Subscribe

California's jobless rate hits 15.5% in April, 2.3 million jobs gone

The "Follow This Story" feature will notify you when any articles related to this story are posted.

When you follow a story, the next time a related article is published — it could be days, weeks or months — you'll receive an email informing you of the update.

If you no longer want to follow a story, click the "Unfollow" link on that story. There's also an "Unfollow" link in every email notification we send you.

This tool is available only to subscribers; please make sure you're logged in if you want to follow a story.

Please note: This feature is available only to subscribers; make sure you're logged in if you want to follow a story.

Subscribe

SACRAMENTO — California's unemployment rate soared to 15.5% in April as the nation's most populous state lost 2.3 million jobs because of the coronavirus pandemic that shuttered most businesses.

The state's unemployment rate increased 10.2 percentage points since March, the largest one month rise since 1976, when the state began using its current formula to measure job losses.

It broke the record set in March. And it shows, just one month after the pandemic took hold, that California had already surpassed the 12.3% unemployment rate it reached during the Great Recession a decade ago.

Still, the numbers released Friday by the California Employment Development Department only tell part of the story. The report is based on a survey conducted the week of April 12. Many more have lost their jobs since then, with the department reporting 5.1 million people have filed for unemployment benefits since March.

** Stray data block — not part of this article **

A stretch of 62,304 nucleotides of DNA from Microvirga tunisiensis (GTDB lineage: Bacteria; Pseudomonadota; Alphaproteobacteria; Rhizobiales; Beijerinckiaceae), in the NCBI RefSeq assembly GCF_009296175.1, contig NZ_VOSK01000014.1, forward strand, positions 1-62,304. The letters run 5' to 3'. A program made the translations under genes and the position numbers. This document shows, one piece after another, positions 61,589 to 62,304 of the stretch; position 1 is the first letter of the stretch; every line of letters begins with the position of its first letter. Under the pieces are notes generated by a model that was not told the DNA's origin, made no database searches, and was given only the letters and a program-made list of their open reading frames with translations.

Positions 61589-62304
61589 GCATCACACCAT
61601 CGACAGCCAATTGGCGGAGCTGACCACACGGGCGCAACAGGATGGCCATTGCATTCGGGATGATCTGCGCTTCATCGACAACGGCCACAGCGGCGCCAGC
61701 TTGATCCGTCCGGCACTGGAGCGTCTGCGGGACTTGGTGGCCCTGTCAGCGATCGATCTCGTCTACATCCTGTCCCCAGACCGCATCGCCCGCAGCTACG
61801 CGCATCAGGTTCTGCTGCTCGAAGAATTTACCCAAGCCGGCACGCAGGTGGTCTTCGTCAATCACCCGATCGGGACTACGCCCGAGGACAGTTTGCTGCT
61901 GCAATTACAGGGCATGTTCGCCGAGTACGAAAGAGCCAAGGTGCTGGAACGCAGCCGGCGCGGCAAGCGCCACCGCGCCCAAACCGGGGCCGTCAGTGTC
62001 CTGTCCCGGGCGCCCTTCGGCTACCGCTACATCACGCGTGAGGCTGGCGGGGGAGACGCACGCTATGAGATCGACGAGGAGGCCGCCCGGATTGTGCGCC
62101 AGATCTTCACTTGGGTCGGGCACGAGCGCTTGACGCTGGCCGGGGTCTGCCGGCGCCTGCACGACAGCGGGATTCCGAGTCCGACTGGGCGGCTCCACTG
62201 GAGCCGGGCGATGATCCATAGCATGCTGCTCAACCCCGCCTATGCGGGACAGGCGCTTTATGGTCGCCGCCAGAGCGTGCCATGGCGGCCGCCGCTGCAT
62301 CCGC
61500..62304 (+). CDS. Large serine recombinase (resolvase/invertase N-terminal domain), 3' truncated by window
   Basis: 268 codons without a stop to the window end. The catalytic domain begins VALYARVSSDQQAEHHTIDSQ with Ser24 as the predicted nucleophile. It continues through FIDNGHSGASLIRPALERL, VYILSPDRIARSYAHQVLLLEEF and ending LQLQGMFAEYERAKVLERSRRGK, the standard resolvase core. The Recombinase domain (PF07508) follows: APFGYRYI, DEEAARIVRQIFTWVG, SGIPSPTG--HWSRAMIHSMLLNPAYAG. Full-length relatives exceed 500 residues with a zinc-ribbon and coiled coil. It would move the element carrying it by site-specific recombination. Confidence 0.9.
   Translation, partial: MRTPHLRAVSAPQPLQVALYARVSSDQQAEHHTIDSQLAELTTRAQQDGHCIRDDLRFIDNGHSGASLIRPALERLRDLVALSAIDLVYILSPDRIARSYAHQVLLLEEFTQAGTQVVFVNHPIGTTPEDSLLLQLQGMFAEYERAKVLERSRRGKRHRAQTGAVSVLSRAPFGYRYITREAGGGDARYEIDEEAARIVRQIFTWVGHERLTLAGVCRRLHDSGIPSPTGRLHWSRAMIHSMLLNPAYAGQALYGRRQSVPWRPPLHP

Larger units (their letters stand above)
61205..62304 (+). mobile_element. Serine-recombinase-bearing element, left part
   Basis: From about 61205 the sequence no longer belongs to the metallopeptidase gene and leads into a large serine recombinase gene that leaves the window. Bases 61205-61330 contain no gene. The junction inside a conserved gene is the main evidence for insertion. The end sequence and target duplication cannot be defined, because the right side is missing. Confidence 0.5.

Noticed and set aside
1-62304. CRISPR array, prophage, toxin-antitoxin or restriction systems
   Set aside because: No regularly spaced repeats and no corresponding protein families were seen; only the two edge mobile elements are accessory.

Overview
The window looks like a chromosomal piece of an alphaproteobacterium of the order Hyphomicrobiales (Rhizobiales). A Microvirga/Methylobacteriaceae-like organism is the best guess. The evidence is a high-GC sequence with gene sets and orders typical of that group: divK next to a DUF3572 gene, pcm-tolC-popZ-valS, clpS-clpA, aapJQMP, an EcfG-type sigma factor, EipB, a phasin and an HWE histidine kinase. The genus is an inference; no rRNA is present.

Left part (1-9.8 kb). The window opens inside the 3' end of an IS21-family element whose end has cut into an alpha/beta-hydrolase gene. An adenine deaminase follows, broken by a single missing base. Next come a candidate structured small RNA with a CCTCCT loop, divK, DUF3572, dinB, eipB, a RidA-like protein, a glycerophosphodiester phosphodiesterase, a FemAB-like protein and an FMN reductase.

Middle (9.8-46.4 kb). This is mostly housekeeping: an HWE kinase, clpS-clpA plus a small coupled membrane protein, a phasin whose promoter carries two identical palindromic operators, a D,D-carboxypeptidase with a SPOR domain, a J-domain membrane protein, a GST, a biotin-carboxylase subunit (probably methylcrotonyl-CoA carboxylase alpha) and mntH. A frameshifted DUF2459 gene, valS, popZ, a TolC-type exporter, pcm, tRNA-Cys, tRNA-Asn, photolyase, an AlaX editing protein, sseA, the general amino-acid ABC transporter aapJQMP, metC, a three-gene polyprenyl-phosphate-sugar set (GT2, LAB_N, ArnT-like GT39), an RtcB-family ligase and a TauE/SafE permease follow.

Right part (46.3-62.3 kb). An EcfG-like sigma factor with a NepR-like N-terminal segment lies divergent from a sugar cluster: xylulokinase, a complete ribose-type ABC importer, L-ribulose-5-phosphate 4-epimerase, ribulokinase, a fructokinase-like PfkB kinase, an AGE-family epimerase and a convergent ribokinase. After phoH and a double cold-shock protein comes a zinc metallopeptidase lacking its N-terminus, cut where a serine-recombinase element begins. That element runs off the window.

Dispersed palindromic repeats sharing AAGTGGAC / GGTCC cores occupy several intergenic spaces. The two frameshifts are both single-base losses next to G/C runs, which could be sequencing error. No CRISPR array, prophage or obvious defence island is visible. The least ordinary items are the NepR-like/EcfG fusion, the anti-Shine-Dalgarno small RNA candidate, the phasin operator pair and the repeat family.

The surge of claims has exhausted the state’s unemployment trust fund, forcing it to borrow billions of dollars from the federal government. Department Director Sharon Hilliard says the agency is preparing to hire an additional 1,800 people to handle the claims. But she said to answer all of the department’s phone calls it would need a staff of 28,000 full-time employees working from 8 a.m. to 8 p.m. seven days a week.

Melanie Hern has not received any unemployment money even though she lost her job as a bartender over two months ago.

The 28-year-old has been calling the California agency overwhelmed with unemployment applications everyday but is often put on hold or is hung up on. She said the agency last asked her to verify her identity five weeks ago, but she hasn’t heard back even after sending what was requested.

Hern says she has turned to borrowing funds from her family, and her boyfriend has stepped in to pay most of her bills.

“I’m going into debt, because I’m having to push back my bills as much as I can in hopes of getting unemployment,” she said. She said she has resisted checking how much she owes: “It’s one of those things where I’ve stopped looking because it makes you kind of sick to your stomach.”

Please read our commenting policy
  • No profanity, abuse, racism, hate speech or personal attacks on others.
  • No spam or off-topic posts. Keep the conversation to the theme of the article.
  • No disinformation about current events. Claims of "Fake News" will be delayed for moderation
  • No name calling. "Orange Menace", "Libtards", etc. are not respectful.
Send a letter to the editor

Our Network

Sonoma Index-Tribune
Petaluma Argus Courier
North Bay Business Journal
Sonoma Magazine
Bite Club Eats
La Prensa Sonoma
Emerald Report
Spirited Magazine